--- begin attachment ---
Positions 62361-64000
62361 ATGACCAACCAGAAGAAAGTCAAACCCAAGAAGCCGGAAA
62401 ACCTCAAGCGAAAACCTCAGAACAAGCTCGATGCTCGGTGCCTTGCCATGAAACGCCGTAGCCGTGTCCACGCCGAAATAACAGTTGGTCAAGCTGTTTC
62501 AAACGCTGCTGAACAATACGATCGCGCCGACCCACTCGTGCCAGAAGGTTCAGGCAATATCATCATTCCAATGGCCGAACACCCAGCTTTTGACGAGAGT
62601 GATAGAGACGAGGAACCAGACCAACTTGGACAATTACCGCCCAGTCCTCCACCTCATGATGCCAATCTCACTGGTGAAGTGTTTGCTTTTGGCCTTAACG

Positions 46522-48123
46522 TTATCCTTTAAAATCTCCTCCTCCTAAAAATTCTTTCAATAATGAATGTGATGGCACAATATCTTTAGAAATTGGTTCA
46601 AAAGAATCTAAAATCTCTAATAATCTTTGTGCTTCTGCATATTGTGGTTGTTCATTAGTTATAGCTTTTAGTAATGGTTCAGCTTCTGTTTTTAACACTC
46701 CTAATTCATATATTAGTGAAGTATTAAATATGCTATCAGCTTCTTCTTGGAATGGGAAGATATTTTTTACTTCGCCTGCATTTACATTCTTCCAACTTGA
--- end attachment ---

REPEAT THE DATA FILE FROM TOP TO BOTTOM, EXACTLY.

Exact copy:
Positions 62361-64000
62361 ATGACCAACCAGAAGAAAGTCAAACCCAAGAAGCCGGAAA
62401 ACCTCAAGCGAAAACCTCAGAACAAGCTCGATGCTCGGTGCCTTGCCATGAAACGCCGTAGCCGTGTCCACGCCGAAATAACAGTTGGTCAAGCTGTTTC
62501 AAACGCTGCTGAACAATACGATCGCGCCGACCCACTCGTGCCAGAAGGTTCAGGCAATATCATCATTCCAATGGCCGAACACCCAGCTTTTGACGAGAGT
62601 GATAGAGACGAGGAACCAGACCAACTTGGACAATTACCGCCCAGTCCTCCACCTCATGATGCCAATCTCACTGGTGAAGTGTTTGCTTTTGGCCTTAACG

Positions 46522-48123
46522 TTATCCTTTAAAATCTCCTCCTCCTAAAAATTCTTTCAATAATGAATGTGATGGCACAATATCTTTAGAAATTGGTTCA
46601 AAAGAATCTAAAATCTCTAATAATCTTTGTGCTTCTGCATATTGTGGTTGTTCATTAGTTATAGCTTTTAGTAATGGTTCAGCTTCTGTTTTTAACACTC
46701 CTAATTCATATATTAGTGAAGTATTAAATATGCTATCAGCTTCTTCTTGGAATGGGAAGATATTTTTTACTTCGCCTGCATTTACATTCTTCCAACTTGA